The health of Scotland's bar staff has improved dramatically since the introduction of a smoking ban, a medical study has found.
Bar worker Shelagh Matthews has felt benefits from the ban
Researchers at Dundee University found significant health improvements in the first two months after the March ban.
The results have led to calls for the UK Government to speed the introduction of a similar ban south of the border.
But smokers' rights group Forest said the link between passive smoking and ill health had not been proven.
The team from the university's asthma and allergy research group began testing bar workers in and around Dundee in February, a month before the ban came into force.
Using a series of indicators, they established symptoms attributable to passive smoking, measuring lung function and inflammation in the bloodstream.
Testing volunteers a month later and then again in May, the researchers were not only able to back up anecdotal evidence of a general feeling of wellbeing but scientifically establish significant improvements in people's health.
Daniel Menzies, from the research group, said that in the two months following the introduction of the ban, the number who showed smoke-related symptoms fell from more than 80% to fewer than half.
The team also recorded reductions in levels of nicotine in the bloodstream and breathing tests showed improvement in lung function of as much as 10%.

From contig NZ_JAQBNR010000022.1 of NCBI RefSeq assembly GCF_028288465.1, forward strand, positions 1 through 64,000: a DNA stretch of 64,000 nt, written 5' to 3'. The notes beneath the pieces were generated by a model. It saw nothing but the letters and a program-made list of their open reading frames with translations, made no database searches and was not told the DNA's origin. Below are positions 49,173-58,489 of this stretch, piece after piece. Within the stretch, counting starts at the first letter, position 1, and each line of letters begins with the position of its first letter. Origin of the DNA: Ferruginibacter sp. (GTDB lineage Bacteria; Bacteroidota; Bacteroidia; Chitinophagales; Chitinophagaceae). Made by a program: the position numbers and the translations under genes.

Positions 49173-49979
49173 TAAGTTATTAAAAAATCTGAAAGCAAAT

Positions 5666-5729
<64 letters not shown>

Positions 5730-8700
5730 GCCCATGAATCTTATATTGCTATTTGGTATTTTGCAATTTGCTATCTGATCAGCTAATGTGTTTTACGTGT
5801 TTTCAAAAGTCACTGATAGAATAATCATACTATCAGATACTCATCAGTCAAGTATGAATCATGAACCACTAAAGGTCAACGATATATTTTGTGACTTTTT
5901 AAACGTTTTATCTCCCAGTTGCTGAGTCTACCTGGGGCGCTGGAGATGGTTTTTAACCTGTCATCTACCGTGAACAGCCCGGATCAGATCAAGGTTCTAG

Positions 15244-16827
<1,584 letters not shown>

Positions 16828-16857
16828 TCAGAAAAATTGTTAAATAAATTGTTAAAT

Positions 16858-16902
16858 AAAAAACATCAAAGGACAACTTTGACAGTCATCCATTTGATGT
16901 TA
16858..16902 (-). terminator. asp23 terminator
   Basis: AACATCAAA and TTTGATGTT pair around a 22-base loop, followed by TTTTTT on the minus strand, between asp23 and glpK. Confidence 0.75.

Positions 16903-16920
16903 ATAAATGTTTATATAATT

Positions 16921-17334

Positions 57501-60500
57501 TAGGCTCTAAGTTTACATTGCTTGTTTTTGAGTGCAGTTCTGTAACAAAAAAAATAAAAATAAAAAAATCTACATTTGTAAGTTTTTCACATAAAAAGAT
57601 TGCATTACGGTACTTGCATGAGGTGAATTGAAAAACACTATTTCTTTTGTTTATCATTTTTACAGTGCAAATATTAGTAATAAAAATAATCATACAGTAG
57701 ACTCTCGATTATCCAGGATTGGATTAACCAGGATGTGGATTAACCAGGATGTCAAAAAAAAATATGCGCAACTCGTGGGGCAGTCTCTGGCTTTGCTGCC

The researchers measured the lung function of bar staff
"Our study shows that, across a number of health indicators, positive changes were evident even in the first two months following the introduction of the smoking ban, which is a very rapid change," said Dr Menzies.
Shelagh Matthews, an asthmatic who works as the bar manager at Dundee city centre pub The Phoenix, said she had used her inhaler less frequently since the ban.
"The smoke was something that definitely did have an effect, though perhaps we didn't realise how much of an effect until it was gone," she said.
"I do actually feel the difference."
Neil Rafferty, from the Freedom Organisation for the Right to Enjoy Smoking Tobacco (Forest), questioned the medical basis for the research.
Mr Rafferty said it diverted attention from the issue of people's right to choose under a system of smoking and non-smoking venues.
He said: "Many people who work in pubs are smokers, many of whom like to have a cigarette during their shift and many of whom aren't really concerned about the issue of passive smoking.
"The science on passive smoking is still very inconclusive, the anti-smoking lobby are still making exaggerated claims about passive smoking, meanwhile people are being denied choice."
Following the results of the study, which have been published in the Journal of the American Medical Association, the British Heart Foundation called on Prime Minister Tony Blair to name a precise date for the introduction of an English ban.
Chief executive Peter Hollins said: "This study provides compelling evidence that making workplaces smoke free can have a significant and speedy impact on people's health."